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Michigan State Spartans Football Mount Rushmore

In our ongoing series, as we monitor Spring training camps across the country, Last Word on Sports will also be looking back at the elite players in the history of various college football programs, and creating the appropriate “Mount Rushmore” tributes. Today we look at Michigan State.

The Spartans have an interesting football history. They were a dominant program in the 1950s and ’60s, where they won six national titles. Since then, though, national relevance has been rare. The program is once again pushing towards the game’s elite, though. Still none of that necessarily has any bearing on what players or coaches (or university presidents) will stick out as the best/most important in program history.

Michigan State Spartans Football Mount Rushmore

Duffy Daugherty

Yeah, there is a coach on this list. Daugherty won four of the Spartans’ national championships (two consensus, two other claimed) and led them to two Rose Bowls in his 19-year tenure. His career record of 109-65-5 might not seem amazing, but the winning percentage was over 70% before the Spartans began declining after their second consecutive split title in 1966. He really moved the program forward and kept the Spartans at their best in their most recent time of national dominance.

George Webster

Webster was the defensive linchpin of the two national championship teams in 1965-66. Webster was a 2-time All-American and All-Big Ten team selection, earning honors in each of those years. Sports Illustrated selected Webster as the starting safety of their all-century team published in 1999. Webster’s #90 was retired by the university and he is a member of the College Football Hall of Fame.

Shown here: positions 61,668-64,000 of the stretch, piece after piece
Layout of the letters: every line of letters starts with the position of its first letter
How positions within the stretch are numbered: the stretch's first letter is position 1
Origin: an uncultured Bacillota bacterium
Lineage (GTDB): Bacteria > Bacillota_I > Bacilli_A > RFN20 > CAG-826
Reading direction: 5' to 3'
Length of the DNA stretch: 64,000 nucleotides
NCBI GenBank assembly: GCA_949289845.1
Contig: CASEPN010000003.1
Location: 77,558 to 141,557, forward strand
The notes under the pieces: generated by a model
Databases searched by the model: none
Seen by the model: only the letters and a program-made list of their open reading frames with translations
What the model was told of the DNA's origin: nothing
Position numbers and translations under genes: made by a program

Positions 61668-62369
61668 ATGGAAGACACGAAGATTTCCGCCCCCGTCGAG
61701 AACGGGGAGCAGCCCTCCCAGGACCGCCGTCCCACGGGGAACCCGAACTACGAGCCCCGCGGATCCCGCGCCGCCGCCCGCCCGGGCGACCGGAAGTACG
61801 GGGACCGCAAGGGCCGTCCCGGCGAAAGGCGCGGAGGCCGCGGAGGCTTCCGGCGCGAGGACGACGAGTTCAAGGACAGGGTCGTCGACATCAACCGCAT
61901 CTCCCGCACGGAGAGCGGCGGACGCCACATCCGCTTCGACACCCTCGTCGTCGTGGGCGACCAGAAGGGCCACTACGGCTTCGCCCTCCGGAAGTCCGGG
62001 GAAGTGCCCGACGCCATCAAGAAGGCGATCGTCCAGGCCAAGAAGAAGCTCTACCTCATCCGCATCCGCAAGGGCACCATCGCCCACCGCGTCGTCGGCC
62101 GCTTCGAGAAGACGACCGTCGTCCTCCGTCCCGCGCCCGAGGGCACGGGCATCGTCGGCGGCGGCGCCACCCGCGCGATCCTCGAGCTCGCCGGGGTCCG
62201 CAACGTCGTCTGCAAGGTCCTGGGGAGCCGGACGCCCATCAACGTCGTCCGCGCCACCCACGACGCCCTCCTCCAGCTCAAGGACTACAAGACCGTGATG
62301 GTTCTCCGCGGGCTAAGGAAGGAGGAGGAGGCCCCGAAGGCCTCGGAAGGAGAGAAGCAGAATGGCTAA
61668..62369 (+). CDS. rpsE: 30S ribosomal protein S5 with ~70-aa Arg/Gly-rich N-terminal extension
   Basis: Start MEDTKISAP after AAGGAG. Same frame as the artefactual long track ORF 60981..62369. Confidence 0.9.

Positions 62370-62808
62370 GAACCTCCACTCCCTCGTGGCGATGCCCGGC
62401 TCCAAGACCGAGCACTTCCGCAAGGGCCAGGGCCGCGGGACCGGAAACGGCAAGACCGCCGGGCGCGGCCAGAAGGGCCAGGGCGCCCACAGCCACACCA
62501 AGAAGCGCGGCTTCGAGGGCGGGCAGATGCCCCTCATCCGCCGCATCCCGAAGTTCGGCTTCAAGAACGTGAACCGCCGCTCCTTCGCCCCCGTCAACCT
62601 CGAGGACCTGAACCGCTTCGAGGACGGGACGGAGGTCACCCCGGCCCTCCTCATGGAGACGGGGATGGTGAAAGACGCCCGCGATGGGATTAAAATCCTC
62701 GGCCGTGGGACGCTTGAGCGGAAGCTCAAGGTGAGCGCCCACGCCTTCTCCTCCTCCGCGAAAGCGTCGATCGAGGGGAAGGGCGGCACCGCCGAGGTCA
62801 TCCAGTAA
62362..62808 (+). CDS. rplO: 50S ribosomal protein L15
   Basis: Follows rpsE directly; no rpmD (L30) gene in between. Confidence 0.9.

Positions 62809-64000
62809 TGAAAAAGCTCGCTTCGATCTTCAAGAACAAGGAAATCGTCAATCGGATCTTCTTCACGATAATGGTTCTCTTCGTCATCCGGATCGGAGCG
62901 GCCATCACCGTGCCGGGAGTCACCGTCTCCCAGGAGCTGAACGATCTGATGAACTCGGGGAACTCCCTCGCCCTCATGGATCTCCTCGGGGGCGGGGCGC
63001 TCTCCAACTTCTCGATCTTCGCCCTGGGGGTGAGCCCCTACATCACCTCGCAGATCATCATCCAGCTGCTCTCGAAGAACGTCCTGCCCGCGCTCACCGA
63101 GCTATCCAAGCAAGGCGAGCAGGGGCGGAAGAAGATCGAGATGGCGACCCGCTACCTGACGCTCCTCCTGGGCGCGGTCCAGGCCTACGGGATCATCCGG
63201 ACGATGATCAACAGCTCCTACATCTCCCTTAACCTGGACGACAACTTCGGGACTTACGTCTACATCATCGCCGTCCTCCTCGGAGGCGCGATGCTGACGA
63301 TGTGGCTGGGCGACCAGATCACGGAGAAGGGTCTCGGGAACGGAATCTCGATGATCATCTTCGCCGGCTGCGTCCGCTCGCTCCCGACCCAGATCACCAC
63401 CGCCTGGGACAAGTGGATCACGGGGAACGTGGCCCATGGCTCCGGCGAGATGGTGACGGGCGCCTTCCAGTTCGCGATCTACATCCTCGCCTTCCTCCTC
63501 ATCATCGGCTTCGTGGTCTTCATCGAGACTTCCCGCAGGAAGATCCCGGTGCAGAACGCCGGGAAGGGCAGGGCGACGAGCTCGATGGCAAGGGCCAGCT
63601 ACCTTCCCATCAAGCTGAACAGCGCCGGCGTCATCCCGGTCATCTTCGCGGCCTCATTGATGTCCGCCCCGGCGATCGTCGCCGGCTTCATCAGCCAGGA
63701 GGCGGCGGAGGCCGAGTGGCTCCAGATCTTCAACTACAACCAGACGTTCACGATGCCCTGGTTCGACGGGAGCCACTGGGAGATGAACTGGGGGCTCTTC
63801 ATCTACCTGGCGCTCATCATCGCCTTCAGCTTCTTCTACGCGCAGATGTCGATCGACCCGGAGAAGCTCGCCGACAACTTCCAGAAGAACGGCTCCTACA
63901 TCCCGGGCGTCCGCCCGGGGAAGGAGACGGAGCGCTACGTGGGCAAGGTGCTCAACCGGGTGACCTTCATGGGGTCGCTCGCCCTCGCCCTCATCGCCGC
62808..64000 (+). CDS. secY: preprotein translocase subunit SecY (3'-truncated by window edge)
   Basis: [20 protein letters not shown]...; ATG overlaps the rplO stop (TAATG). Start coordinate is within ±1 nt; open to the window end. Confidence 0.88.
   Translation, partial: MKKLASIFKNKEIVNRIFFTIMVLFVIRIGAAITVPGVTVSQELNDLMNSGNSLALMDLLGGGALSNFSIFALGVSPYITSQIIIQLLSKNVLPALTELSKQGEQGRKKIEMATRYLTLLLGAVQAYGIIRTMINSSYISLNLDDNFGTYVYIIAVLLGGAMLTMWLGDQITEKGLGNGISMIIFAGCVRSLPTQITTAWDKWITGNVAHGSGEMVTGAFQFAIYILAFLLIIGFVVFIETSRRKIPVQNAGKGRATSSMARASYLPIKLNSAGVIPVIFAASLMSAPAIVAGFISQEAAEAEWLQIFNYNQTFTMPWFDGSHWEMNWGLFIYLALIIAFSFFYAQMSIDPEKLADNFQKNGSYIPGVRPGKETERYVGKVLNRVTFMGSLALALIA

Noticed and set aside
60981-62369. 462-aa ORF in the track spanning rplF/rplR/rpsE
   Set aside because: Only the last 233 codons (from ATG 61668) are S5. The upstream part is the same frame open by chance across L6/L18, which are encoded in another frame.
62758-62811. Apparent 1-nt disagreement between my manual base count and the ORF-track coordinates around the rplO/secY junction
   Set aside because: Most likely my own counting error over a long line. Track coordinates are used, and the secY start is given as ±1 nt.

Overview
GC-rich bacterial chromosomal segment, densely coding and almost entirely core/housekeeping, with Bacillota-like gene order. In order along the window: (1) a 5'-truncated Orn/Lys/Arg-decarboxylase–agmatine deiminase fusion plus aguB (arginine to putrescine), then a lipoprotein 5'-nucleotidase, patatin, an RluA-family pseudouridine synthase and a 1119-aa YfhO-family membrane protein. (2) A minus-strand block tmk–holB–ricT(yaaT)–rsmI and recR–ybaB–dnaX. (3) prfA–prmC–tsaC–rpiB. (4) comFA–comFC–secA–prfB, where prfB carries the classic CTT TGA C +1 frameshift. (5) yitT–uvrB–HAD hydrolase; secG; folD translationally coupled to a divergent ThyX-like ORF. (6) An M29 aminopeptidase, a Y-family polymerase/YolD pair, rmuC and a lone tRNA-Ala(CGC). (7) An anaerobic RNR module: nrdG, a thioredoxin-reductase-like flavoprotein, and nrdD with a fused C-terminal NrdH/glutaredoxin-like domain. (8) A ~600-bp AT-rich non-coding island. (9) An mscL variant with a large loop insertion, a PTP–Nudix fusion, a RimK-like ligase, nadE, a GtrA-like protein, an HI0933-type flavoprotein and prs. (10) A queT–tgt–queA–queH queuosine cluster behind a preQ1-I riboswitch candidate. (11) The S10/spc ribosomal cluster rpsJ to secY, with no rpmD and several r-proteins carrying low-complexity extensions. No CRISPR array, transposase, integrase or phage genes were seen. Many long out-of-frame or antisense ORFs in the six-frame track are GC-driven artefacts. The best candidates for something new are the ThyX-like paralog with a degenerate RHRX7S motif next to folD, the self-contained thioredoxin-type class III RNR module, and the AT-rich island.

Connor Cook

Cook’s inclusion might seem a little strange, but it really shouldn’t be. He was part of the driving force that has Michigan State at its current spot in the college football hierarchy. Yes, his career did not end on a high note (to say the least), but his list of career accolades is too long to mention and his 34-5 record as a starter puts him in elite territory. He led Michigan State to two straight major bowl wins (the 2014 Rose Bowl and the January 2015 Cotton Bowl), the school’s first back-to-back wins in consecutive major bowls since winning the 1954 and 1956 Rose Bowls. (The Big Ten had a rule prohibiting schools from playing bowl games in consecutive years at the time.)

John Hannah

There are several more athletes that could have been chosen, including Lorenzo White, Andre Rison, and Bubba Smith, among others. I even thought of mentioning Morten Andersen, one of the greatest college (and pro) kickers of all time. But no, I’m going with Hannah, who never played a down of football at Michigan State University. Hannah turned Michigan State from a college into a university and got it into the Big Ten after the University of Chicago left in the 1940s. He was president of the university for 28 years and is one of the reasons that Michigan State was ever able to become a powerhouse in any sport. He deserves this spot.


Photo credit: Malcolm Emmons/USA Today Sports


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